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Wednesday, January 03, 2007

DHS Introduces Regulations to Secure High-Risk Chemical Facilities

The U.S. Department of Homeland Security (DHS) has made available for public review a set of proposed regulations that will improve security at high-risk chemical facilities nationwide. The proposed regulations are expected to be published in the Federal Register as an Advanced Notice of Rulemaking and will be available for public comment until February 7, 2007.

"The consequences of an attack at a high risk chemical facility could be severe for the health and safety of the citizens in the area and for the national economy," says Homeland Security Secretary Michael Chertoff. "Congress has provided the department with a critical new authority to set performance standards that are both sensible and disciplined, allowing owners and operators the flexibility to determine an appropriate mix of security measures at their facility under our supervision and subject to our approval. We’re grateful for this new authority, and we intend to implement it quickly and apply it aggressively."

The proposed regulations require that chemical facilities fitting certain profiles complete a secure online risk assessment to assist in determining their overall level of risk. High-risk facilities will then be required to conduct vulnerability assessments and submit site security plans that meet the department’s performance standards. The department will validate submissions through audits and site inspections, and will provide technical assistance to facility owners and operators as needed. Performance standards will be designed to achieve specific outcomes, such as securing the perimeter and critical targets, controlling access, deterring theft of potentially dangerous chemicals, and preventing internal sabotage. Security strategies necessary to satisfy these standards will depend upon the level of risk at each facility, according to DHS.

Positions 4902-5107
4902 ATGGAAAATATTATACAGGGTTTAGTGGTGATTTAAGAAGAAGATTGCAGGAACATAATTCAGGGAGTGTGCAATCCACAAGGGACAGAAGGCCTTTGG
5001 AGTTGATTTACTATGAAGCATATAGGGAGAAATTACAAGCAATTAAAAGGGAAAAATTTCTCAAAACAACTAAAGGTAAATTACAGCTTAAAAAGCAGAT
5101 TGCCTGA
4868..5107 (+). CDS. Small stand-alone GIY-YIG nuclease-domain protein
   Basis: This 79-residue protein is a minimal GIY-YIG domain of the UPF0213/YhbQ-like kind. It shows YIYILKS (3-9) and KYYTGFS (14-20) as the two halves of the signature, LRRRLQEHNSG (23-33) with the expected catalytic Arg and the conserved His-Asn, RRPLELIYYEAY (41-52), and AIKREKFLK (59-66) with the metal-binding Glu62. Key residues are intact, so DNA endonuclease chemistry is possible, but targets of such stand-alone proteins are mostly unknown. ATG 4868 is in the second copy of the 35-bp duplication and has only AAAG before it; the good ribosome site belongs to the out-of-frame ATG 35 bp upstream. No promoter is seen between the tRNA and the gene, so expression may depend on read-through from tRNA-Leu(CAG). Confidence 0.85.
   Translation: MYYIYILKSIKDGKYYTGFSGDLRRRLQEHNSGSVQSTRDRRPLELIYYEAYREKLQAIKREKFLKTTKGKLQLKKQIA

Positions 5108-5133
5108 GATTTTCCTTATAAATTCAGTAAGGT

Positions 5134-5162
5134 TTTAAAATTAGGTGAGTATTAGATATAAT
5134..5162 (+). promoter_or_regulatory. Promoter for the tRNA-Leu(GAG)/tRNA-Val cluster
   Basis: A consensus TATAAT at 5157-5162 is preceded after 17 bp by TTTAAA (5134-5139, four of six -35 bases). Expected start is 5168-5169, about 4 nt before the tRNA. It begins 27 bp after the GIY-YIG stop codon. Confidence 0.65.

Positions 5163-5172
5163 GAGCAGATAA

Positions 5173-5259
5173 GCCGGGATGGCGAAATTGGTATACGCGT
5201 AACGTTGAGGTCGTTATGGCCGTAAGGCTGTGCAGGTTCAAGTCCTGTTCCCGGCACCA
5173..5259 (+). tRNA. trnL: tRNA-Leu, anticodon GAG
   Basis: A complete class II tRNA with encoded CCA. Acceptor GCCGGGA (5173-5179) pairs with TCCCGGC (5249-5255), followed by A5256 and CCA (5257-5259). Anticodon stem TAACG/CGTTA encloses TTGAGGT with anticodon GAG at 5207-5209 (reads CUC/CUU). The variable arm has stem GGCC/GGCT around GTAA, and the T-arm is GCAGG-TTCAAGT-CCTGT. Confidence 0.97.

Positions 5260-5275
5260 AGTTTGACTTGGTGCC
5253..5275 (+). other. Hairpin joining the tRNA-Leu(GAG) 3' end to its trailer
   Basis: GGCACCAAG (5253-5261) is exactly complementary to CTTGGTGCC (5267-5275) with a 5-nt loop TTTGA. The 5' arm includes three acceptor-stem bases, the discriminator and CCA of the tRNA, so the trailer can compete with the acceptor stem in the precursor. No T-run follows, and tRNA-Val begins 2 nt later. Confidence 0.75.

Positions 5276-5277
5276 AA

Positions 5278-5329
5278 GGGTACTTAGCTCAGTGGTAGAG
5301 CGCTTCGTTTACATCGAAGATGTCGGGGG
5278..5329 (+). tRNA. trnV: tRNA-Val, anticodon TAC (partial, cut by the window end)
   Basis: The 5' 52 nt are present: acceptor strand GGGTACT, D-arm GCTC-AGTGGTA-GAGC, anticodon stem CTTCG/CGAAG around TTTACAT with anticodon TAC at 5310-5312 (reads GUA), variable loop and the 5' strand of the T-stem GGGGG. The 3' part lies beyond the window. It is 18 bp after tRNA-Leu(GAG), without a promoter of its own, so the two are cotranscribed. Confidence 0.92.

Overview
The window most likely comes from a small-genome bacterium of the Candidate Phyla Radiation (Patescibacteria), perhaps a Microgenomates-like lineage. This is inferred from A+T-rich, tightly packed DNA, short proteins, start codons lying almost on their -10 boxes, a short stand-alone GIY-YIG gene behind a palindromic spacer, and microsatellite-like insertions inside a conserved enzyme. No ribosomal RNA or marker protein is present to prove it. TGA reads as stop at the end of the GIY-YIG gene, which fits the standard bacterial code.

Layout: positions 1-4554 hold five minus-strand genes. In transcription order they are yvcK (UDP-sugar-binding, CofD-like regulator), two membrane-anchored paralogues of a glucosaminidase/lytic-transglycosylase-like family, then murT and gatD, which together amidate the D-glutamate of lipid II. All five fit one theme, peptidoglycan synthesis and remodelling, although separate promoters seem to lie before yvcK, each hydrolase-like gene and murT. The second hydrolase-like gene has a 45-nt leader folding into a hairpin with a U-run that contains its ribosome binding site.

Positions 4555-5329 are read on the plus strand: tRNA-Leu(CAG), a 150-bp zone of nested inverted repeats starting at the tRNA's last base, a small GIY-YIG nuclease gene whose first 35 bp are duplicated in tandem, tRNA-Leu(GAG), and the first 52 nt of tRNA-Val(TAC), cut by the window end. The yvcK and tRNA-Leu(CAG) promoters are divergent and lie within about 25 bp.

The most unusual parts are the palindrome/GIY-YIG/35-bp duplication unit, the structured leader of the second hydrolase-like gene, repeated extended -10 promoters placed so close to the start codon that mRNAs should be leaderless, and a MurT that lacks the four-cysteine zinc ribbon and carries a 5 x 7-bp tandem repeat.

The proposed regulations provide chemical facilities with two quick and simple opportunities to challenge the disapproval of a site security plan. Failure to comply with performance standards may result in civil penalties up to $25,000 per day, and egregious instances of noncompliance could result in an order to cease operations, DHS says.

Written comments must be submitted on or before February 7, 2007 by:

Federal eRulemaking Portal:

IP/CNPPD/Dennis Deziel
Mail Stop 8610
U.S. Department of Homeland Security
Washington, D.C. 20528-8610

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